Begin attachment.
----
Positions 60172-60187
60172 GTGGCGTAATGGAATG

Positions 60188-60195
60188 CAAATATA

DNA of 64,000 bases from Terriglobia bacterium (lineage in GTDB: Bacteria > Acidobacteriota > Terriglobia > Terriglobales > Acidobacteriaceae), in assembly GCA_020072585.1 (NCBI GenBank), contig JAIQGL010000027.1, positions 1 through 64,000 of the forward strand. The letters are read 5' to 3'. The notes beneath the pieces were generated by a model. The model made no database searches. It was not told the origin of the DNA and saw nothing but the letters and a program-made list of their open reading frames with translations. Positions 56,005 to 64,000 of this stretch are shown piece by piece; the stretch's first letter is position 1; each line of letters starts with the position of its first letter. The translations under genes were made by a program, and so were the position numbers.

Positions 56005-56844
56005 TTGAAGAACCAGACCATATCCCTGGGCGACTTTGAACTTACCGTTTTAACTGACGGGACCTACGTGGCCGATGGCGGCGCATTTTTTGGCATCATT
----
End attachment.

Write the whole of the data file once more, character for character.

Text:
Positions 60172-60187
60172 GTGGCGTAATGGAATG

Positions 60188-60195
60188 CAAATATA

DNA of 64,000 bases from Terriglobia bacterium (lineage in GTDB: Bacteria > Acidobacteriota > Terriglobia > Terriglobales > Acidobacteriaceae), in assembly GCA_020072585.1 (NCBI GenBank), contig JAIQGL010000027.1, positions 1 through 64,000 of the forward strand. The letters are read 5' to 3'. The notes beneath the pieces were generated by a model. The model made no database searches. It was not told the origin of the DNA and saw nothing but the letters and a program-made list of their open reading frames with translations. Positions 56,005 to 64,000 of this stretch are shown piece by piece; the stretch's first letter is position 1; each line of letters starts with the position of its first letter. The translations under genes were made by a program, and so were the position numbers.

Positions 56005-56844
56005 TTGAAGAACCAGACCATATCCCTGGGCGACTTTGAACTTACCGTTTTAACTGACGGGACCTACGTGGCCGATGGCGGCGCATTTTTTGGCATCATT